-In Forms of Being Far Away (Galaxia Gutenberg) recounts an abuse that is perhaps the most common: low intensity, but constant.
-I consider that physical abuse and psychological abuse are equally serious. We have the infamous figure of 1,000 victims, but psychological abuse is very slippery: it has the quality of not being so obvious. And it is insidious: it can also destroy the victim. Psychological abuse is usually accompanied by a process of isolation, loss of anchors, and places the victim in a situation of extreme vulnerability that makes it even more difficult for him to react or verbalize the situation. For the person, it involves a very long process of wear and tear , and it is very difficult for him to get out of there and take energetic measures: divorce, restraining order.
-The novel presents, really, a whole conglomerate of (pernicious) power structures.
-These cases do not come out of nowhere: they usually obey a mechanism. The abuser profile that I draw does not have a pathology: he is a fairly normal guy, but he responds to a certain education. It seems that we have a very adapted progression, but we continue to reproduce inequalities of power, in which women are at the service of male desire for everything: maternity, distribution of work, care…
– “I just want a normal woman,” says Matty .
-The normal woman. The woman who responds to what is expected of her and, very importantly, knows how to sacrifice herself so that everyone else is happy, in a range that goes from the economic to the sexual. The fact that Alicia, my protagonist, has an academic profile is no coincidence: anyone can fall into this type of dynamic. The exceptional woman frightens a type of normativity, which is masculine, of what she should be a woman. We can be very feminist in theory and then have great difficulty adapting our daily behavior to ourselves, to practice feminism in our intimate or sentimental life. It is fighting against a social mandate that we have received since childhood.
“Gender abuse is a type of abuse that responds to a behavior and a social organization: it has its peculiarities”
-To what extent can you escape from the programming
has to be a conscious, continuous work, and it is very difficult. The first thing is to recognize that there is a high percentage of your affective formation that leads you to behave in a certain way, that the same is not correct. First, you have to enter into a process of self-criticism, explore your behavior and try to fill in the gaps you have and, many times, you need help for that. We are not aware of how decisive the contexts in which we are educated are.
-These are dynamics of violence that are difficult to decipher.
-It is such a normalized violence that we do not understand it as violence: that is why it is important to identify it, talk about it, bring it to light. Gender abuse is a type of abuse that responds to behavior and social organization: it has its peculiarities. To erase the causes of this violence under terms such as “domestic violence” is to say that it does not exist.
-The degree of objectification is striking, the behaviors that it describes, for example, on American campuses. It collides with that other image of a slightly more egalitarian society.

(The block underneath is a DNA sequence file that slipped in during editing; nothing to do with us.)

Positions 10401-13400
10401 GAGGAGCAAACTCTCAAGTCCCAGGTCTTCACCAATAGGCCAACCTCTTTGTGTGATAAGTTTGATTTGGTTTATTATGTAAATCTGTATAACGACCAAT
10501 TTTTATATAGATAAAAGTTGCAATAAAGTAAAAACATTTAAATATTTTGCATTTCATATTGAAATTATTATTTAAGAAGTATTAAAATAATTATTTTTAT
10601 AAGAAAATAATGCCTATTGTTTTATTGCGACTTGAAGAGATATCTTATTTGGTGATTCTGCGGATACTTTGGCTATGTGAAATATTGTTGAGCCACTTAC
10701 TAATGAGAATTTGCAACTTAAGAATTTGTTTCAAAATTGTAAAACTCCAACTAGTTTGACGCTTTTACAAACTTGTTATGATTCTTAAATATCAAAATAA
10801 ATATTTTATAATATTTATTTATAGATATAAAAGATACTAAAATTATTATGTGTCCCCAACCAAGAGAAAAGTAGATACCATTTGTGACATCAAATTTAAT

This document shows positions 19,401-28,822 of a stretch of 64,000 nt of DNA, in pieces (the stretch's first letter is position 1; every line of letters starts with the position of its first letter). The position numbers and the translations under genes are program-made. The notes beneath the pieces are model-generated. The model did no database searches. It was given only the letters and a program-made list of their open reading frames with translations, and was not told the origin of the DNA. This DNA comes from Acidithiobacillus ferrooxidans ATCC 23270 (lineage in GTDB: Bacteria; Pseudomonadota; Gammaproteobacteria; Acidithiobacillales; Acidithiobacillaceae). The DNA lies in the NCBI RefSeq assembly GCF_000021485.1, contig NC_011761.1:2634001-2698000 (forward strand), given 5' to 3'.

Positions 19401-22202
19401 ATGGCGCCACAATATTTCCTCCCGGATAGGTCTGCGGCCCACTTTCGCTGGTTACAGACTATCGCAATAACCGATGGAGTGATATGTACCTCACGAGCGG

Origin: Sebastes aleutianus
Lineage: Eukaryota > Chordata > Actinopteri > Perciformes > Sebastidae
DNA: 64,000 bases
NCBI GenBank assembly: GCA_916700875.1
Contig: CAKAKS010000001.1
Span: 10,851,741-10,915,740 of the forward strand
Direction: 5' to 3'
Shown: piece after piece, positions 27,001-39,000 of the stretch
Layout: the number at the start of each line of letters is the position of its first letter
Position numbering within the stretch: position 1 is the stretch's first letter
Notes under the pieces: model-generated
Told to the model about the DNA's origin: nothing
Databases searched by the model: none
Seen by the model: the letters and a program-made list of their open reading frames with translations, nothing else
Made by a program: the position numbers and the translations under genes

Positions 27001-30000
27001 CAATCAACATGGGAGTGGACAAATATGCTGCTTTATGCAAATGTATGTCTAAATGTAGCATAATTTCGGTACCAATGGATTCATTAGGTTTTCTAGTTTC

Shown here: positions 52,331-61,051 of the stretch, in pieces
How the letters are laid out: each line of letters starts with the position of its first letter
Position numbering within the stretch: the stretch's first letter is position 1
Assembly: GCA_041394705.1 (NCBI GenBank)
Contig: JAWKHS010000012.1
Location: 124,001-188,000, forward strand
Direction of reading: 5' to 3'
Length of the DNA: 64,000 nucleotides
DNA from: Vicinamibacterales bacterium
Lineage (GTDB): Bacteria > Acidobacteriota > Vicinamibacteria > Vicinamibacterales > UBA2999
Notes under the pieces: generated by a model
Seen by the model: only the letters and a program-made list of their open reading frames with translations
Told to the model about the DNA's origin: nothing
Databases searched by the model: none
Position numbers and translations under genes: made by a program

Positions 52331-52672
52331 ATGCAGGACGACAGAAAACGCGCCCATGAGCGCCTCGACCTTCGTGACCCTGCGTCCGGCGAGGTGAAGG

-In the United States there is a very strong discourse on the question of quota, of access to certain middle positions, which emerged and was consolidated after 1968. But, regarding the socio-cultural framework, the reality is not very different. If the most watched movies are romantic comedies! And,
“What kind of female role model do romantic comedies promote
Or totally dependent or looking to be rescued
or else, they plant you a model of a competent girl but who gives up everything for love, or something like that. And finally, wedding. If even in Sex in New York they end up normalized: Samantha, who threw everything, ends up in a couple; independent Miranda, living in Brooklyn, with her husband and one child. The discourse operates at all points of culture consumption, and the role of women remains the same. Another thing is that social values are different.
-Another conclusion: being a victim does not have to make you better.
-I have always been interested in how we represent the victim and the executioner, that idealized conception that we always give to the victim: we sanctify her; and we do the opposite with the executioner, who is always someone very different from us, an aberration: we could never do something like that! But, precisely because they have been a victim, a person can also disassociate himself from other cases of abuse that he sees, style: “I’m too busy with my nightmare.” It is, simply, something that I raise: and I hope that it is the readers who reach their own conclusions.
-Faced with examples of couples like the ones seen in the novel, the question is: why do you put up with it
And the answer, almost always, is: due to dependency.
-While I was writing the novel, I was very aware that we call love things that are not. In relationships, affective dependencies are created that, in many cases, are negative, harmful, but they are there. Faced with a separation, you have to deal with the fear of loneliness, with public failure, the old “what will they say”.
-All for photography.
-Exactly. When many times it is clear that it is a failed relationship, suffocating, but no one reacts. To make matters worse, in Spain there is the burden of Catholicism: until death do us part, thick and thin… In short, a very powerful social demand that ends up leading to behaviors like the ones I describe. All those dependencies that are disguised under the category of love, and that are not.